DescriptionAdditive Manufacturing (AM) is a computer-controlled production process, in which a
complete item is build up layer by layer from basic materials. In practice 3D printing is
an established synonym for AM. Various institutions attribute AM a bright future. In
general, AM technologies are becoming faster, cheaper, safer, more reliable, and
environmentally friendly (Gibson et al., 2010). This clearly demonstrates the value to
get acquainted with the technology and its opportunities.
The low-volume, high-variety spare parts business is often identified as one of the
prime beneficiaries of AM technology. This perception stems from the believe to
substantially increase the responsiveness of spare part supply chains with AM
technology. For instance, consider the option to print spare parts on demand. In the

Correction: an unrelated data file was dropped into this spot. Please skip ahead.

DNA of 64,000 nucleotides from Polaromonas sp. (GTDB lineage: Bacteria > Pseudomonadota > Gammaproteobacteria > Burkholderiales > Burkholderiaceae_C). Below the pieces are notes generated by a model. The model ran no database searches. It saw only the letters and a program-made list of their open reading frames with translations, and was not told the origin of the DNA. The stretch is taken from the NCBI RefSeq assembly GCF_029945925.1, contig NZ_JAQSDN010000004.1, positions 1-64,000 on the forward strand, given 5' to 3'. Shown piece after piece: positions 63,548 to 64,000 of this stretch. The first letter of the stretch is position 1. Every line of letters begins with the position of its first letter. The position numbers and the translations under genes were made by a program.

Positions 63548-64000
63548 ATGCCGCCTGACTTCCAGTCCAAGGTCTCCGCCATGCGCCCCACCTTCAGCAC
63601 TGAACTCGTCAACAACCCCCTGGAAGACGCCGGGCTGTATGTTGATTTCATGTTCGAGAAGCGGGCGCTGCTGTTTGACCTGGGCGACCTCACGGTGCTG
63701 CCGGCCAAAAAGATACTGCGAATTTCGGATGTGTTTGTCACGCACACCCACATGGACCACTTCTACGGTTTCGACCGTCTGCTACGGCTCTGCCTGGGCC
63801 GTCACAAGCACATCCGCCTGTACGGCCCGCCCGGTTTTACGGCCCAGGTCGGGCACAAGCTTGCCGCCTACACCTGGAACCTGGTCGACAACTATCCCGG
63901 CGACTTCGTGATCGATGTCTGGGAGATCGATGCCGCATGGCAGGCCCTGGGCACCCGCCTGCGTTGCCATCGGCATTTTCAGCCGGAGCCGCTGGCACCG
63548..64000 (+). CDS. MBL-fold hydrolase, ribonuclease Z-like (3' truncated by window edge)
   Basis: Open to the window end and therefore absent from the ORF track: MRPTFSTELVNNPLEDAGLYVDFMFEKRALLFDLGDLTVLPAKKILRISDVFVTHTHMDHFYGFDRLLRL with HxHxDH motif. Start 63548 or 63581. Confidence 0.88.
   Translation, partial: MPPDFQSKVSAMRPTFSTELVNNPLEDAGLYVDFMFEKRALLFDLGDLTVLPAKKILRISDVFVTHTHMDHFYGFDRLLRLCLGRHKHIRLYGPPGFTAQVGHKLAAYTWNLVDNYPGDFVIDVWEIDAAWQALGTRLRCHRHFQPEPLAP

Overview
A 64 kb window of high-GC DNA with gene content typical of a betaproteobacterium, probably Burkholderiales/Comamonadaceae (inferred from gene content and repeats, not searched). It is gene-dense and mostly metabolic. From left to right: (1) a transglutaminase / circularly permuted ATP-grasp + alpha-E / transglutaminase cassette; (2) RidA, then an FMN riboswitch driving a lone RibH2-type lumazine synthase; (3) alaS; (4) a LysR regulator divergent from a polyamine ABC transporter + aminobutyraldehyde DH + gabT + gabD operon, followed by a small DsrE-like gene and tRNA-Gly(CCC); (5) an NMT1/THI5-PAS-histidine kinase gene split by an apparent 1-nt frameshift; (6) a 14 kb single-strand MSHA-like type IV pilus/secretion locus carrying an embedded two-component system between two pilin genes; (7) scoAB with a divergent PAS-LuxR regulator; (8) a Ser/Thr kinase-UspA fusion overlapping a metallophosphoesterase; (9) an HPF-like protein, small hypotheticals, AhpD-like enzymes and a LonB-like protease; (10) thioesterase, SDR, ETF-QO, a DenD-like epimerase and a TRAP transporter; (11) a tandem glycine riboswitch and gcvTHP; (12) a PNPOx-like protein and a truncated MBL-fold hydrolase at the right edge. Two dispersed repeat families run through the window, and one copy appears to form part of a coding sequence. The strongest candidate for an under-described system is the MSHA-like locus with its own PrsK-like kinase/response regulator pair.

future, this concept may render high safety stocks and obsolescence risk a problem of
the past. Also, we may think about the option to print spare parts with multi-purpose
AM equipment close to the customer site. As a consequence, expensive emergency
shipments or decentralized stocking may not be efficient anymore to satisfy high
service level requirements.
Unfortunately, AM technology is not ready for this transition yet. Printed parts are
often less reliable and way more expensive than conventionally manufactured (CM)
parts. In our presentation, we describe what could be considered as a compromise
application. Namely, a Dual Sourcing approach which accounts for the current benefits
and drawbacks of AM technology. Therefore, we will stress required model
characteristics and outline our method. Also, we will present first results and therefore
partially answer the question under which conditions Dual Sourcing with AM may become a viable option for spare part supply chains.
|Period||3 Feb 2017|
|Event title||Maintenance Research Day 2017: null|